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Biochem J. 1995 Nov 15;312 ( Pt 1):159-62.

Role of phosphatidylinositol 3-OH-kinase activity in the inhibition of apoptosis in haemopoietic cells: phosphatidylinositol 3-OH-kinase inhibitors reveal a difference in signalling between interleukin-3 and granulocyte-macrophage colony stimulating factor.

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Department of Medicine, University of British Columbia, Jack Bell Research Centre, Vancouver, Canada.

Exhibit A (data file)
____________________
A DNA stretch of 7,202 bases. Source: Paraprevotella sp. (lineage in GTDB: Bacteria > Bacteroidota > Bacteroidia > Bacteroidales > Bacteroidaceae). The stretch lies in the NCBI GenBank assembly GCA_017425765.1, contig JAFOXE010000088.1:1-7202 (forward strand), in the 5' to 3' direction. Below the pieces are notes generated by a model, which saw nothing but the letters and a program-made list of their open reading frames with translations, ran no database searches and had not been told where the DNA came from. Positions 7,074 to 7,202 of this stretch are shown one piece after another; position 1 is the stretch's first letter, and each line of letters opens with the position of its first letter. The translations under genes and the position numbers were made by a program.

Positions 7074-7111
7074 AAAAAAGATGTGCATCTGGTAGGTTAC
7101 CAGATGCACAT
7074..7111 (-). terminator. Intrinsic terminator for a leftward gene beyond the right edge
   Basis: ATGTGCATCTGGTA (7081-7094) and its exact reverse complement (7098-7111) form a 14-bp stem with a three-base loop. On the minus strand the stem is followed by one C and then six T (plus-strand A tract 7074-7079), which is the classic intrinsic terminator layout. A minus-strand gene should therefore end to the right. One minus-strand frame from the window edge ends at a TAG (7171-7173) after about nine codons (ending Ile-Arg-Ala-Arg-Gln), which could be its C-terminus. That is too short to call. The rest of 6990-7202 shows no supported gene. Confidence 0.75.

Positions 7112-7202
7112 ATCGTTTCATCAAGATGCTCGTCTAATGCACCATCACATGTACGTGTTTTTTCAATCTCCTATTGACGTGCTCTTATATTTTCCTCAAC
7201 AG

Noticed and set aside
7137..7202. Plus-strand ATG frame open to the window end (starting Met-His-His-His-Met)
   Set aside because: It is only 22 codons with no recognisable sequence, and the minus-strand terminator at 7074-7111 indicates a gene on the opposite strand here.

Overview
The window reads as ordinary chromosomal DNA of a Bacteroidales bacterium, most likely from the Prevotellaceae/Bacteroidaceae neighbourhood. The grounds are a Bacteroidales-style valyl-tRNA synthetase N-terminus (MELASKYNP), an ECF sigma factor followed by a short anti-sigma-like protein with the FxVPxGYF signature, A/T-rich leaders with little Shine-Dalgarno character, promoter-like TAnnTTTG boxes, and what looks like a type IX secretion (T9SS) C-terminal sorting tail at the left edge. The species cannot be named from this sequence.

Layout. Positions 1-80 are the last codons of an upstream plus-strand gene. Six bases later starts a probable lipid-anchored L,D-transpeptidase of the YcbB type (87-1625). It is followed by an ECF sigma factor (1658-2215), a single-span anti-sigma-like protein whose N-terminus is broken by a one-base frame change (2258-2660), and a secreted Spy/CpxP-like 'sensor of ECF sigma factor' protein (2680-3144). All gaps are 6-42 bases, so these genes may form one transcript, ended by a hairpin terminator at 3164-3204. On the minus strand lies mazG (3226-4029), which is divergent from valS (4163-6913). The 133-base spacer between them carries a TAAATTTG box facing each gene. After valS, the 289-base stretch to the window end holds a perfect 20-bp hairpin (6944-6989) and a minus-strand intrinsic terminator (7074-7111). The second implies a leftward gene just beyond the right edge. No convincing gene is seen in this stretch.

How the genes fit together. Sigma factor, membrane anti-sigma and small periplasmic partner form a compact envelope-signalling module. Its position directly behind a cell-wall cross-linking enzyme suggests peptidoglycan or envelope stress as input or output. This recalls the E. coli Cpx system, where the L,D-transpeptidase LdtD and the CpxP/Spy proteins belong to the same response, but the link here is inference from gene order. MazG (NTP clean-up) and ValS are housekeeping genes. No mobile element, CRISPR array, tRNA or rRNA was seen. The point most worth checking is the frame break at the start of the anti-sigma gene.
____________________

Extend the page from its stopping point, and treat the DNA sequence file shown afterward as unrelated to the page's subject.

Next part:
Apoptosis of haemopoietic cells can be inhibited by various cytokines, but the specific signalling pathways involved are not well defined. Interleukin (IL)-4 has unique actions since it is unable to activate p21ras or mitogen-activated protein kinase, but can activate PtdIns 3-OH-kinase (PtdIns 3-kinase), the latter effect being shared with most other cytokines. In many cases, IL-4 is able to maintain cell viability by inhibiting apoptosis, but is unable to stimulate continuous proliferation of cells. This led us to investigate the role of PtdIns 3-kinase in inhibition of apoptosis. Two potent inhibitors of PtdIns 3-kinase, wortmannin and LY294002, rapidly induced apoptosis in cells incubated in the presence of IL-4, at concentrations consistent with their ability to inhibit PtdIns 3-kinase activity in whole cells. Interestingly, the same effect was seen in cells in the presence of IL-3 and Steel factor, while cells incubated in the presence of granulocyte-macrophage colony stimulating factor, and to a lesser extent, IL-5 could bypass the effect of wortmannin or LY294002. Therefore, this study suggests that PtdIns 3-kinase activity provides an important, although not a unique signal, required to inhibit apoptosis in haemopoietic cells.

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